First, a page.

The company founded Eve Air Mobility in 2020. The company is developing its urban air mobility vehicle called Eve. Plans for a production facility near Sao Paolo are currently underway. 

I think what makes Embraer and Eve interesting vis-a-vis other firms on this list is the access Eve will have to resources. The subsidiary will be able to utilize Embraer’s substantial resource base which gives the company an advantage upstarts simply don’t have.

That should include resources like a strong sales network that Eve may be able to tap into with relative ease. 

Further, Eve is targeting a Brazilian market that is far less saturated than that in the U.S. That should allow the subsidiary to gain traction more easily than U.S. firms jostling with multiple competitors. 

XPeng (XPEV)

Source: Koshiro K / Shutterstock

Investors primarily know XPeng (NYSE:XPEV) as a China-based EV firm vying with firms like Nio (NYSE:NIO) and Tesla (NASDAQ:TSLA) for market share in that country. 

It’s a very important piece of the global EV industry and even more so in its home country. The firm’s three factories can produce approximately 400,000 vehicles annually giving it every chance to dominate and grow into the future. 

However, fewer investors know that XPeng is heavily involved in the flying car market as well. The company’s AeroHT subdivision designs and manufactures eVTOLs and is focused on commercializing its Voyager X2 vehicle.

It is a two-passenger vehicle that was featured in a flight display in Dubai in October of 2022. 

It is designed to be pushed into a parking space via small wheels and doesn’t operate as a traditional car does. As with Embraer, XPeng is a more diversified entry into the flying car space. 

Vertical Aerospace (EVTL)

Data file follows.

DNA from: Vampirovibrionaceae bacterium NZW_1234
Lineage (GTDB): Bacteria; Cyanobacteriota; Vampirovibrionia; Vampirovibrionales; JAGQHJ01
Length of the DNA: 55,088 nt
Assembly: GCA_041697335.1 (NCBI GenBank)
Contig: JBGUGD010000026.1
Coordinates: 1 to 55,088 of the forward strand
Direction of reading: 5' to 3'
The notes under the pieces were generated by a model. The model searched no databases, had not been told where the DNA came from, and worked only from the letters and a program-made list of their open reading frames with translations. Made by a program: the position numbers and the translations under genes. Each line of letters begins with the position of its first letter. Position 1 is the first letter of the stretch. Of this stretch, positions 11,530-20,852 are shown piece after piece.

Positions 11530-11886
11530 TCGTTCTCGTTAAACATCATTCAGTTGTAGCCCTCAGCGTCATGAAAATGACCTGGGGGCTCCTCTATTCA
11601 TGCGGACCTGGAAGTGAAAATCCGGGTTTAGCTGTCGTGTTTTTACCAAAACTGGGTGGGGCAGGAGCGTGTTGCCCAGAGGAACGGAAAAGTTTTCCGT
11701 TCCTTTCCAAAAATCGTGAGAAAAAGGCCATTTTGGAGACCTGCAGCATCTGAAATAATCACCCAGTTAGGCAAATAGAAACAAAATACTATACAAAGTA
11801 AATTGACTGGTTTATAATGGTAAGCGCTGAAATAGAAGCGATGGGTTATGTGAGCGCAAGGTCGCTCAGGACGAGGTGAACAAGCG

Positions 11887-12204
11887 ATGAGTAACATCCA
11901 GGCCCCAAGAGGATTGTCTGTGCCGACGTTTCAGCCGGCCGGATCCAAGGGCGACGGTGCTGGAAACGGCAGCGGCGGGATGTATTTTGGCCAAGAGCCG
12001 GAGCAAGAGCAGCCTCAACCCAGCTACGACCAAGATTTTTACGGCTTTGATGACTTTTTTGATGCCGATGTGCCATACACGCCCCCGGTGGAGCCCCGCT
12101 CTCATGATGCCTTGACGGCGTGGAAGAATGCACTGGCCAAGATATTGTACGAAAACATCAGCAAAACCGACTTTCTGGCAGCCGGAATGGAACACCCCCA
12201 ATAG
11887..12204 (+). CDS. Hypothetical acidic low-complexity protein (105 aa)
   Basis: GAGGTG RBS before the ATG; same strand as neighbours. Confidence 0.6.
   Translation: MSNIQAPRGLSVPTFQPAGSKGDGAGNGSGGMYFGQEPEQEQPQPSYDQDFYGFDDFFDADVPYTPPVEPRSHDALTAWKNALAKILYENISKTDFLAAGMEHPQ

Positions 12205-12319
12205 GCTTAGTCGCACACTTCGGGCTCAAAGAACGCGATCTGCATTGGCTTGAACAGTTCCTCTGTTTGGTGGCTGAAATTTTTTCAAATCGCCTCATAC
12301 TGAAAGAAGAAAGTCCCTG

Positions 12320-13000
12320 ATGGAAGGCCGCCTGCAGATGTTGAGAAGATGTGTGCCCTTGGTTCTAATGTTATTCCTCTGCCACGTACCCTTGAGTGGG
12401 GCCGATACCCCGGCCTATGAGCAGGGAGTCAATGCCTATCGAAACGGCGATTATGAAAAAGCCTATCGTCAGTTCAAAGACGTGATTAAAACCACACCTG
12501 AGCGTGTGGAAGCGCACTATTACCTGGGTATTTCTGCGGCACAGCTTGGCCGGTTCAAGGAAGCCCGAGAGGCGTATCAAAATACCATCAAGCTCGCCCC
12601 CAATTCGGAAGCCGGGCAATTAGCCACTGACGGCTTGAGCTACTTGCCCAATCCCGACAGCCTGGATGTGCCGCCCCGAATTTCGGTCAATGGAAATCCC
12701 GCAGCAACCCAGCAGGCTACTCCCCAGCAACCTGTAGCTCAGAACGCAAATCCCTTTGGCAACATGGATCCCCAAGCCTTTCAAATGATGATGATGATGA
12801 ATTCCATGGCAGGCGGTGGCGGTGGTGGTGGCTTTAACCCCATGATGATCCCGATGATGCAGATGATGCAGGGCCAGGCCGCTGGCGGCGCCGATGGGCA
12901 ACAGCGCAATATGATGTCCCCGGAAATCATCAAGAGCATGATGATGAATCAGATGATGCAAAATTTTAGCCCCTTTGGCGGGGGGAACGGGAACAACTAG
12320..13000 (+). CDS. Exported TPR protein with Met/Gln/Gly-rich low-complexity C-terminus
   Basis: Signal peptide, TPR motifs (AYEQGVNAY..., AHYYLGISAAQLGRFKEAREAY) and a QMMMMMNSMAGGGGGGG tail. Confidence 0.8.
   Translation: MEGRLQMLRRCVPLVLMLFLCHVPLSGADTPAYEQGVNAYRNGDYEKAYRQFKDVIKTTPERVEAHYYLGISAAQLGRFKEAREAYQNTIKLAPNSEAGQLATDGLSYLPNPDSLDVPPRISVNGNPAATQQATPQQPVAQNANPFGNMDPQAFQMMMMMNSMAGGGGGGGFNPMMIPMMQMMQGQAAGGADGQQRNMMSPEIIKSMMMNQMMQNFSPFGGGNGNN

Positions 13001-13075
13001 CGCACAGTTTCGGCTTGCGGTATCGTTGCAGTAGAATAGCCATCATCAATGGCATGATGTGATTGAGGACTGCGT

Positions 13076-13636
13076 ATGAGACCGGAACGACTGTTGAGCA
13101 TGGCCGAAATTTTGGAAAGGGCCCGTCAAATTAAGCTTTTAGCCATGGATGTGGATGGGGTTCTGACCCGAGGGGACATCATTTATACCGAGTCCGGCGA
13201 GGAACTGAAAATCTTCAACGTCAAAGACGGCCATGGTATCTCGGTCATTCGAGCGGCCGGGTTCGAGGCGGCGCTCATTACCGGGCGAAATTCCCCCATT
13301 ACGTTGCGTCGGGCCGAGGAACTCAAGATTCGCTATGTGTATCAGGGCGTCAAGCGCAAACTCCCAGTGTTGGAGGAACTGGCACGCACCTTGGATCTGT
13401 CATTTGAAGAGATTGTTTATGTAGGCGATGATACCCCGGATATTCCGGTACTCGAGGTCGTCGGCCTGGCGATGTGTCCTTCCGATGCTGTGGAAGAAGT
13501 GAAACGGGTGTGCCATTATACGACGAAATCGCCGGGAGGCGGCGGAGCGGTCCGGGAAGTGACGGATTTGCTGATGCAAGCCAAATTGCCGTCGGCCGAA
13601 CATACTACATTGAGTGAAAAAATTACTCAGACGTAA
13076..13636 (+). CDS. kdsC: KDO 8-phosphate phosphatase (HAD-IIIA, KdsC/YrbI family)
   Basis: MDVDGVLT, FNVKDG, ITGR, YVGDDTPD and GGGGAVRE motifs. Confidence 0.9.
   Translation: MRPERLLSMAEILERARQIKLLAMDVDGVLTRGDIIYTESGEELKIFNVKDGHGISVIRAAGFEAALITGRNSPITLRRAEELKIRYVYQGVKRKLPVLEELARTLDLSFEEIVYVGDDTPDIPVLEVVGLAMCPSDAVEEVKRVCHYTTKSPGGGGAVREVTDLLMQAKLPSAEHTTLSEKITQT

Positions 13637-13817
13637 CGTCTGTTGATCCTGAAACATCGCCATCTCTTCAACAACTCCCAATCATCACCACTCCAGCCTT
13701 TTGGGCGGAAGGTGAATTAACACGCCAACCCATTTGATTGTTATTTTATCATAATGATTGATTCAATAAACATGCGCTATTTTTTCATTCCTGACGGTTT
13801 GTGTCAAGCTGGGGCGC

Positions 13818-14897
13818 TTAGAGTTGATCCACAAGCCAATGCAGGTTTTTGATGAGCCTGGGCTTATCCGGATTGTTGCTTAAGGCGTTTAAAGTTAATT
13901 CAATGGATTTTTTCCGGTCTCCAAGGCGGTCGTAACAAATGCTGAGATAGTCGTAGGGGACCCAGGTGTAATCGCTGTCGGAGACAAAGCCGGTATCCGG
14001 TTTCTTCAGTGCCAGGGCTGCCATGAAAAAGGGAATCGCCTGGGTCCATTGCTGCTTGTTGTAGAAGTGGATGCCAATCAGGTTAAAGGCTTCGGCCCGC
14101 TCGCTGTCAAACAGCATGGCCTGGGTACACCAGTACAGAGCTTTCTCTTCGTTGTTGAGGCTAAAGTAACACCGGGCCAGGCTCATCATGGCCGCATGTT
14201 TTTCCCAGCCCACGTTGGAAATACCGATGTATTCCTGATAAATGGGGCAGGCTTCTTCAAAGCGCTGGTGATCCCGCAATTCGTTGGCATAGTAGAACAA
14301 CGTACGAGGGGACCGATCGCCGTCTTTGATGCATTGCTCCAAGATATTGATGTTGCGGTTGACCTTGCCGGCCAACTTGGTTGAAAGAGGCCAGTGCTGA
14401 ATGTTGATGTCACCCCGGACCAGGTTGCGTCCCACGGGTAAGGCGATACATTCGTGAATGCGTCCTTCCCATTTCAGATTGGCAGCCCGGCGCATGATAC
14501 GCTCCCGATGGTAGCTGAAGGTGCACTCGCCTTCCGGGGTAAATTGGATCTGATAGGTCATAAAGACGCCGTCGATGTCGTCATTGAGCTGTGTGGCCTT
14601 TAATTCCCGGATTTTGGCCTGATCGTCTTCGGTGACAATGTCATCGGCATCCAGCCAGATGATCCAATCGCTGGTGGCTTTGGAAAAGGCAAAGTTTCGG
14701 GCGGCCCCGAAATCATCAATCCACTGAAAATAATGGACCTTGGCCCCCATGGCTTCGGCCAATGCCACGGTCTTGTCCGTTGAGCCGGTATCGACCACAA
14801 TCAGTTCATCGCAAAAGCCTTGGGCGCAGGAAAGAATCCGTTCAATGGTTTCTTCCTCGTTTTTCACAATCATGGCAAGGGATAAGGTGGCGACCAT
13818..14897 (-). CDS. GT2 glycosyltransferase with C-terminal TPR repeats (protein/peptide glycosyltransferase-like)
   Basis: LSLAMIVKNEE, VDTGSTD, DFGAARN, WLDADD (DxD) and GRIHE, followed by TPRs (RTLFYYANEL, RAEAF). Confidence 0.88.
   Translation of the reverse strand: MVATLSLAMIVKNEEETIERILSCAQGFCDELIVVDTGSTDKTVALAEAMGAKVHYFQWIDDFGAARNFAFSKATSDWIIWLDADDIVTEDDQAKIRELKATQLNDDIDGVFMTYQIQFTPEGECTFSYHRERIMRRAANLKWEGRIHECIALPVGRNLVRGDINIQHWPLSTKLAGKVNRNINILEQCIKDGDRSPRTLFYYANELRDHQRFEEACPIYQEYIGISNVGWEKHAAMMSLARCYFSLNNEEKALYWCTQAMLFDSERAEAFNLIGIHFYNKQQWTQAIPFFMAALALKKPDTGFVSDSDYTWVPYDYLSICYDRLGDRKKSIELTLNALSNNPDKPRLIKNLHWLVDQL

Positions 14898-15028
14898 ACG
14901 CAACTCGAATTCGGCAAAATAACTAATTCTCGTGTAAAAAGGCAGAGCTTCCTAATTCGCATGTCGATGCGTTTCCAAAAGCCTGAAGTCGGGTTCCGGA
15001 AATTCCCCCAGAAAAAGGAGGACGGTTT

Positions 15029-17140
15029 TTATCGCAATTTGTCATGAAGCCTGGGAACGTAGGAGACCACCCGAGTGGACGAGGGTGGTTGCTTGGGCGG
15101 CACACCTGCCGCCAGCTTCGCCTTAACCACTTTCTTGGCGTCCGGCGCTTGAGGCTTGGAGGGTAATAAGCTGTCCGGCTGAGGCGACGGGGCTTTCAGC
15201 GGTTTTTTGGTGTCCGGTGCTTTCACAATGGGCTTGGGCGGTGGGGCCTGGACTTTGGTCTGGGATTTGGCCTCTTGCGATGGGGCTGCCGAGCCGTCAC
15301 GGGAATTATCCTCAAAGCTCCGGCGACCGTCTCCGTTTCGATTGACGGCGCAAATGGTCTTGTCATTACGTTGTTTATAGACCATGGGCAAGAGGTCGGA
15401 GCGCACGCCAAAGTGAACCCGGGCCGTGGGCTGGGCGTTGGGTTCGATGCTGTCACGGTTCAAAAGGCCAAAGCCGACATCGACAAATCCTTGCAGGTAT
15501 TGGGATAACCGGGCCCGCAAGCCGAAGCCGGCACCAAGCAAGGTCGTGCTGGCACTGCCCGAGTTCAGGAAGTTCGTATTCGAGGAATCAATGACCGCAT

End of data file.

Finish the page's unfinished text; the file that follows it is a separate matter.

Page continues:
Source: T. Schneider /

Vertical Aerospace (NYSE:EVTL) is a U.K.-based eVTOL firm and stock. It is the first on this list that I wouldn’t recommend investing in.

Its shares trade below $2 which is generally indicative of a high-risk venture. However, weak share prices aren’t the only reason to avoid Vertical Aerospace. 

Those weak share prices are of course an indication of overall market trepidation around the firm and stock. One of the primary reasons there is so much skepticism has to do with the firm’s relatively late targeted entry into service.

As it stands currently, Vertical Aerospace anticipates its VX4 will enter into service by the end of 2026. 

The eVTOL market is a crowded space with many firms targeting service entry dates far before late 2026. 

Further, Vertical Aerospace’s cash position stood at £104 million at the end of the first quarter, as the firm lost £23 million. It is likely to face a cash crunch before that targeted service date. 

Boeing (BA)

Source: InsectWorld /

Boeing (NYSE:BA) is a very similar stock to Embraer overall. Both firms are primarily jet aircraft manufacturers with significant market share. Both firms are also engaged in the urban mobility movement. 

That means that like Embraer, Boeing offers a more diversified entry into the flying car space. Its Aurora Flight Sciences subsidiary is developing UAVs to fit within the evolving aircraft landscape.

However, I wouldn’t recommend Boeing at this point. For one, the subsidiary isn’t getting much press from its parent firm. That makes sense given the scale of Boeing. Frankly, the company has bigger fish to fry.

Boeing’s also a bit more conservative and my guess is that the firm is playing a game of wait and see regarding UAVs. If they take off the company will devote more resources to the projects. 

Boeing is more focused on high-altitude drones at this moment than it is on other pet projects. So, because Boeing is devoting relatively less effort to flying car-type vehicles it makes less sense for investors focused on that area. 

On the date of publication, Alex Sirois did not have (either directly or indirectly) any positions in the securities mentioned in this article. The opinions expressed in this article are those of the writer, subject to the Publishing Guidelines.

Alex Sirois is a freelance contributor to InvestorPlace whose personal stock investing style is focused on long-term, buy-and-hold, wealth-building stock picks. Having worked in several industries from e-commerce to translation to education and utilizing his MBA from George Washington University, he brings a diverse set of skills through which he filters his writing.